For more than 25 years, Cecily Brown has transfixed viewers with vivid color, bravura, brushwork, and complex narratives that relate to some of Western art history’s grandest and oldest themes. After moving to New York from London in the 1990s, she also helped revive painting for a new generation at a moment when critics and artists were questioning its relevance. Continue reading Modern Art Monday Presents: Cecily Brown, Selfie
Norman Bel Geddes (1893 – 1958) was an influential American industrial designer known for his innovative and futuristic designs in the early to mid-20th century. One of his notable creations was the Patriot radio (1940): a sleek and modern tabletop radio that showcased Geddes’ forward-thinking design sensibilities. It was a departure from the traditional boxy and ornate designs of radios at the time. Instead, Geddes envisioned a streamlined and futuristic appearance for the Patriot, incorporating modern materials and a distinct visual aesthetic.
Continue reading Eye On Design: Norman Bel Geddes, Patriot Radio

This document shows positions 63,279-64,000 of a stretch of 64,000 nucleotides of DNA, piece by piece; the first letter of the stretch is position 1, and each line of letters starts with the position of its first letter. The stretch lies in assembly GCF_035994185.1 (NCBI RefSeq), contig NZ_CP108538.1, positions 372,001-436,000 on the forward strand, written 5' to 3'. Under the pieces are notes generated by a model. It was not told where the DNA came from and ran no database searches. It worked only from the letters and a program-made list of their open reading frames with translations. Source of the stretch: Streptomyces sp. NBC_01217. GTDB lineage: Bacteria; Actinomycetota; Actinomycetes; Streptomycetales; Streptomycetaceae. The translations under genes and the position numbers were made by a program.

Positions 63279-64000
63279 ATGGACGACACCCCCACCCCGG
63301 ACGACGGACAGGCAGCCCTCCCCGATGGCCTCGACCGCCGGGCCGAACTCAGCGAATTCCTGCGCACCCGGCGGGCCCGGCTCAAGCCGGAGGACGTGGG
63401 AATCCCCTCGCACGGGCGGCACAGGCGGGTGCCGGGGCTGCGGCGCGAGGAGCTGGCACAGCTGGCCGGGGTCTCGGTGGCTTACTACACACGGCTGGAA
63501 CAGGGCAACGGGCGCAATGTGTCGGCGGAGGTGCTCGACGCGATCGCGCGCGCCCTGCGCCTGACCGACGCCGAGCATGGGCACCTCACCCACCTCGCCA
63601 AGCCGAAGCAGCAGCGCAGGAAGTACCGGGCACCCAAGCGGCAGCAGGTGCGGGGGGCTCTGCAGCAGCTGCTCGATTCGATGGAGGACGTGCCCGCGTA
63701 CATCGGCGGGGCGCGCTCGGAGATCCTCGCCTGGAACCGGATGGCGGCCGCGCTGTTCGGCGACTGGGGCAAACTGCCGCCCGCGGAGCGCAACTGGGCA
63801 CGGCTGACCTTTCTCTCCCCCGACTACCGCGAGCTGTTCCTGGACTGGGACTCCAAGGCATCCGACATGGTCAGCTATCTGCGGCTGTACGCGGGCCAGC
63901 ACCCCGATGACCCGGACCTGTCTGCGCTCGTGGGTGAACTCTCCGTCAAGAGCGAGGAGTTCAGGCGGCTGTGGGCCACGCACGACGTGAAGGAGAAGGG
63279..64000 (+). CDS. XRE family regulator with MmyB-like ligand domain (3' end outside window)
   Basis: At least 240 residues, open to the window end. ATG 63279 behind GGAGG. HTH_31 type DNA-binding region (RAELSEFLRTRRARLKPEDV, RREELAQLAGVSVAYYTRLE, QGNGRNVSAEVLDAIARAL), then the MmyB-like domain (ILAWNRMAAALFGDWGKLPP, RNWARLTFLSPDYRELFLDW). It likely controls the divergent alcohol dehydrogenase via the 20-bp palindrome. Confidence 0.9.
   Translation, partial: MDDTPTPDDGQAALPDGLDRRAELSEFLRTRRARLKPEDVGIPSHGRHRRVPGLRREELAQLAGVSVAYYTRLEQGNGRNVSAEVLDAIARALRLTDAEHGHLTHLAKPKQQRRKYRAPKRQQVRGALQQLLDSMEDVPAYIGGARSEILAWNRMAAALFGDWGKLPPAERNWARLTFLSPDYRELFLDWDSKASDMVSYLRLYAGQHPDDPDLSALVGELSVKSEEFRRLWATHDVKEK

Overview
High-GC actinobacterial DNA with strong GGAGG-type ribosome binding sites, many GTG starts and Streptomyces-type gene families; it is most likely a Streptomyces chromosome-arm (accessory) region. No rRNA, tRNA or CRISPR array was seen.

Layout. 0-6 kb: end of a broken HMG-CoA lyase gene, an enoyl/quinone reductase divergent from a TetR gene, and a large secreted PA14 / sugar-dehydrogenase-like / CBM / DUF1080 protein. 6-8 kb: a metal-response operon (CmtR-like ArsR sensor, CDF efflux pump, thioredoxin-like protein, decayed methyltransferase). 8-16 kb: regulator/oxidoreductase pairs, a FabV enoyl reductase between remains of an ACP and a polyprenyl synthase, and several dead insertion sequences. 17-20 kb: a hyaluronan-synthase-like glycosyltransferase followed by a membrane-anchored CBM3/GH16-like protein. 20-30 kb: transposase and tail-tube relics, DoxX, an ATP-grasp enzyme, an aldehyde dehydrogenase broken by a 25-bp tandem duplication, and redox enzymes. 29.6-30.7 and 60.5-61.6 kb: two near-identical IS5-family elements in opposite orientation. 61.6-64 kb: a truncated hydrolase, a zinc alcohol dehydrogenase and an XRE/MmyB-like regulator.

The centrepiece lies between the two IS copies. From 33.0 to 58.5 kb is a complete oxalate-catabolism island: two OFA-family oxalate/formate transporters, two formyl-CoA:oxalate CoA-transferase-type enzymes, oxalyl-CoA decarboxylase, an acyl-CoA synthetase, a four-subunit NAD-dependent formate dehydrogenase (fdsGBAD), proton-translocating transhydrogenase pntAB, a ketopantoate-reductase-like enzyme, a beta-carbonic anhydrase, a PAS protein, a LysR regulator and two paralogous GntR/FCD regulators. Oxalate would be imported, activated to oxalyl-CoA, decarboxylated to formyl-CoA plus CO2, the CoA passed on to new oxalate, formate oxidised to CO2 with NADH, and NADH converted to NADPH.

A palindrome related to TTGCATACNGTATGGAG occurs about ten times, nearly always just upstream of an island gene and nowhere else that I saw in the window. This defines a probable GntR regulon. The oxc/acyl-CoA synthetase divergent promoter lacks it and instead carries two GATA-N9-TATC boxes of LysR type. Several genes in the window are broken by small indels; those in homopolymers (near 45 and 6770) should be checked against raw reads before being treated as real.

In 1980, Jane Dickson (b. 1952)and her husband, artist Charlie Ahearn (b. 1951), moved into a loft near New York’s then seedy, but glittering Times Square where, two years earlier, she’d found work programming the first Spectacolor billboard. Attracted to the neighborhood’s brilliant nighttime signage, she began working with oil stick against deep-black backgrounds to evoke the gleam of the nocturnal scenes she witnessed. Traveling to Florida in the mid-1980s, Dickson happened one night upon a carnival filled with amusement rides. She eventually created Big Oval (1985) from pictures and sketches, painting the roller coaster’s arc of blazing lights stretching up into the night.
Photographed in The Museum of Modern Art in New York City
Vincent Van Gogh’s Window in the Studio (1889) depicts a room with a barred window that he was allowed to use as a studio in the hospital in Saint-Rémy. Pots and bottles stand on the sill of a window that looks out over the walled garden on the hospital grounds, with several of Van Gogh’s own paintings hanging on either side of the window. Continue reading Modern Art Monday Presents: Window in the Studio By Vincent Van Gogh
Recalling the organic folds of heavy drapery, the self-supporting FSW Folding Screen by Charles and Ray Eames (1946) offers an elegant way to divide a room by screening off objects and activities. The screen could also serve as a backdrop for other furniture.
Continue reading Eye On Design: FSW Folding Screen By Charles and Ray Eames